- around a quarter of Brits (1 in 4) experience a mental health condition, with depression being the most common disorder in Britain, at some point in their lives.
- mental illness costs an estimated £105 billion a year when healthcare expenses and lost productivity have been taken into account.
- Cancer research of the UK receives 20% of funding compared to mental health research, which only gets 5.5%.
- It is a serious medical condition that disrupts a person's way of thinking, feeling, mood and ability to function properly in their daily lives.
- Because of the stigma surrounding mental illness, people feel reluctant to ask for help, fearing embarrassment and a sense of shame
- British men are 3 times more likely to die by suicide than women
- The UK has one of the highest self-harm rates in Europe: 400 per 100,000 people
- Around 1 in 5 Americans experience a mental illness in a given year
- Every year as many as 8 million Americans who have serious mental health problems, do NOT receive adequate treatment
- 2.6% of adults in the US live with bipolar disorder (the late comedian and actor Robin Williams was bipolar)
- Although the suicide rate decreased between 1990 and 2000 to 10.4 per 100,000 people, over the past decade the rate in the US had increased to 12.1 per 100,000 people.
- The lack of mental health treatment costs the US $193.2 billion in lost earnings EACH year
- Suicide is currently the 10th leading cause of death in the US
- 450 million people around the world have a mental health problem
- The media exacerbates the stigma and discrimination of people experiencing mental health problems by linking it to violence or portraying people with mental health worries as 'evil' people or 'criminals'. Or as problematic.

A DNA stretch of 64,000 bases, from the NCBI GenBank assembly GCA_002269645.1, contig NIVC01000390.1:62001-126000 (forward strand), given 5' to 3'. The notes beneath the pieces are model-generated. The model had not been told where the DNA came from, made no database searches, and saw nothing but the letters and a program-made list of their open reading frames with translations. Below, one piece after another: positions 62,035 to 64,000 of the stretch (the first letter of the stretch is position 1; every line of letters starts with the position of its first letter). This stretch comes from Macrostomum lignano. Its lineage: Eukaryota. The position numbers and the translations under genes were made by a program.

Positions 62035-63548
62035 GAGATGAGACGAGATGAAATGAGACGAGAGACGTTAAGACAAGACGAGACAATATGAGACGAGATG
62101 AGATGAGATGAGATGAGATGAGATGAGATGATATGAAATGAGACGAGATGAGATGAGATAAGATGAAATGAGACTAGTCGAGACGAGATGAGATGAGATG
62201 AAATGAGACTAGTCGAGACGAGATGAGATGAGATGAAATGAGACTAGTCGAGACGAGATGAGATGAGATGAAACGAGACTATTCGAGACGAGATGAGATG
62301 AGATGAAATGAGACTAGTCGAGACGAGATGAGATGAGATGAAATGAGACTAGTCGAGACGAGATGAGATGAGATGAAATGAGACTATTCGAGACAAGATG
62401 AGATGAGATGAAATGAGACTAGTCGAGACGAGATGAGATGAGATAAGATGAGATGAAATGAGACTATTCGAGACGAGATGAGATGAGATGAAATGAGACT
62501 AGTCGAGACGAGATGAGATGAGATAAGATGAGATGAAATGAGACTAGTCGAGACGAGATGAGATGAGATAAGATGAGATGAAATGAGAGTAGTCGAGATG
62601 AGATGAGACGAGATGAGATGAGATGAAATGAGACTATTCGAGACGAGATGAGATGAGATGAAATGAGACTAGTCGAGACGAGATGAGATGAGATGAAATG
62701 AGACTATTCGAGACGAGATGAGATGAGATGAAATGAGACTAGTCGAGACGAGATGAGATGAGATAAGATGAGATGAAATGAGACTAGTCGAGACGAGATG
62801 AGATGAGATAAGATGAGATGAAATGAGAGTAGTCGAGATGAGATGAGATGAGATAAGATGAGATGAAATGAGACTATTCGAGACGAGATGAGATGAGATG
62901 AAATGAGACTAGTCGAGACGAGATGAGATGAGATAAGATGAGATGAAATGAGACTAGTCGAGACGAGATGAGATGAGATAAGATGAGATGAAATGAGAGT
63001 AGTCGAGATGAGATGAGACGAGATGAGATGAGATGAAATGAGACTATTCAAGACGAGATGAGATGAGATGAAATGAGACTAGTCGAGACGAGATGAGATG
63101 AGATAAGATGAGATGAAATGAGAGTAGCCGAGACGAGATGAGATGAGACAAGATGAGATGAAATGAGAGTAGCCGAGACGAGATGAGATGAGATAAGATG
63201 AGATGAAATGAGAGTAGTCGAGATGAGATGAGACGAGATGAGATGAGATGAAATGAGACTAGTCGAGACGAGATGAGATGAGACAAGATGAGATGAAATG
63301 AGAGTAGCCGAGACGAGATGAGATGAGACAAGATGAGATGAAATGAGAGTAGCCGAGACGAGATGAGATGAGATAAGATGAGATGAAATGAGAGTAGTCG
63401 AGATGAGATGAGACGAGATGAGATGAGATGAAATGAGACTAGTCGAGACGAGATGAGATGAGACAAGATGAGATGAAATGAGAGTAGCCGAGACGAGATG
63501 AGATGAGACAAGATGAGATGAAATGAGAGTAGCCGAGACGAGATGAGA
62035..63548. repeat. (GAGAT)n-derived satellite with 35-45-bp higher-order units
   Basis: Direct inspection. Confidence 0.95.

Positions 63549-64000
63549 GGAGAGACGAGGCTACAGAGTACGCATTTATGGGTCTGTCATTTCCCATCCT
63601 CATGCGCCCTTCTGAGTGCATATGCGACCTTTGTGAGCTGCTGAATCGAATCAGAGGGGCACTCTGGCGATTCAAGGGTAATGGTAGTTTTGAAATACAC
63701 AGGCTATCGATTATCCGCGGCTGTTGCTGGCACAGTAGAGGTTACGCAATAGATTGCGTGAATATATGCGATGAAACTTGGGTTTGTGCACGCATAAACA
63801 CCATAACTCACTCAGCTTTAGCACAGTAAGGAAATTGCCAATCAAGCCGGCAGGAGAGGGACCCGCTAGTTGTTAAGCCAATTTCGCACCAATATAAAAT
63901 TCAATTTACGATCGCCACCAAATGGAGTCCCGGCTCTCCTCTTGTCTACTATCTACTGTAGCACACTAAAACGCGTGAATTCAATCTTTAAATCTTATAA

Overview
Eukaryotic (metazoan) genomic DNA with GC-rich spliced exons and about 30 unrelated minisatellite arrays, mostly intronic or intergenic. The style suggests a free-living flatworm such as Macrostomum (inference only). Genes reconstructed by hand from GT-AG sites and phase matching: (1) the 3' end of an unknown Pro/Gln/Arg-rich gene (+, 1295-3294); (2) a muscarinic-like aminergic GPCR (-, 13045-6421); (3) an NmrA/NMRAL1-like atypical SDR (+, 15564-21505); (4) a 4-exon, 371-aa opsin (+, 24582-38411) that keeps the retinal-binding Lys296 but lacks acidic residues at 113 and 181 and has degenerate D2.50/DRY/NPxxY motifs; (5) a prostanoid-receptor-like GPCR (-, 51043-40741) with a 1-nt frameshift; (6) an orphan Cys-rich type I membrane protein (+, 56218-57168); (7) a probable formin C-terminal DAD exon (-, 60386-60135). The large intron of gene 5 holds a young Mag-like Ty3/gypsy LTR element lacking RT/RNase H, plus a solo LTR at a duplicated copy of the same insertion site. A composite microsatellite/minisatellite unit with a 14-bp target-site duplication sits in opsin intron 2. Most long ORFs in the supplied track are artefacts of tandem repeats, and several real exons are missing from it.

- People who live with or experience some form of mental health issue are unconscientiously seen as being alien
Adults living with serious mental illness die 25 ys earlier than other Americans, largely due to treatable medical conditions #mhsm— NAMI Massachusetts (@NAMIMass) August 3, 2015
Myth: you have to look physically ill to take your own life >> you can look happy on the outside smiling, and still feel depressed and sad on the inside when people can't notice how you are feeling and what you are thinking.
Myth: once s/he tries to commit suicide and fails, it is unlikely they will contemplate making the same decision again >> people who have tried to end their lives and failed are more likely to die by suicide, due to the lack of intervention and support by their healthcare system & failure by the people who are supposed to protect them in the first place.
Myth: All people who are depressed turn to suicide because they want to die >> no, that is not true for everyone. They just want the pain to stop, to end, to go away for good, and in some cases it happens and it doesn't occur again; other times, that pain doesn't go away. When I was depressed, I never for one minute considered taking my life; I didn't want to throw it all away, I didn't want to die. But it took mental strength and persistence, as well as support and yet for a lot of people, they just don't have that within themselves. It's those sets of people who are the most vulnerable and susceptible to self-harm that need looking after and to be given more attention.
Myth: talking about suicide is a bad idea because it may give people ideas to try it >> I think with this point, talking about it is important for a lot of people, because that way, you are opening yourself up for people to help you. But talking about suicide can be a bad idea, because it just brings up feelings of sadness. I don't like talking about it and when someone I know or look up to dies by committing suicide, I feel numb and sad.
Myth: people who use social media to send suicidal messages and threatening to take their own lives are just attention seekers and thus, they should be ignored. >> these people should not be ignored if it sounds serious enough; they need to be advised to seek help immediately and be given a list of contacts of organisations or helplines who can best assist them with their queries.
Myth: 'it's just depression, get over it!' >> Sorry but it's not easy as it seems, nor as one thinks it is. You can't just switch it off and assume it'll be over for good. And plus it takes a huge amount of time to think positive thoughts and to remain positive; you have your good days but also bad ones too.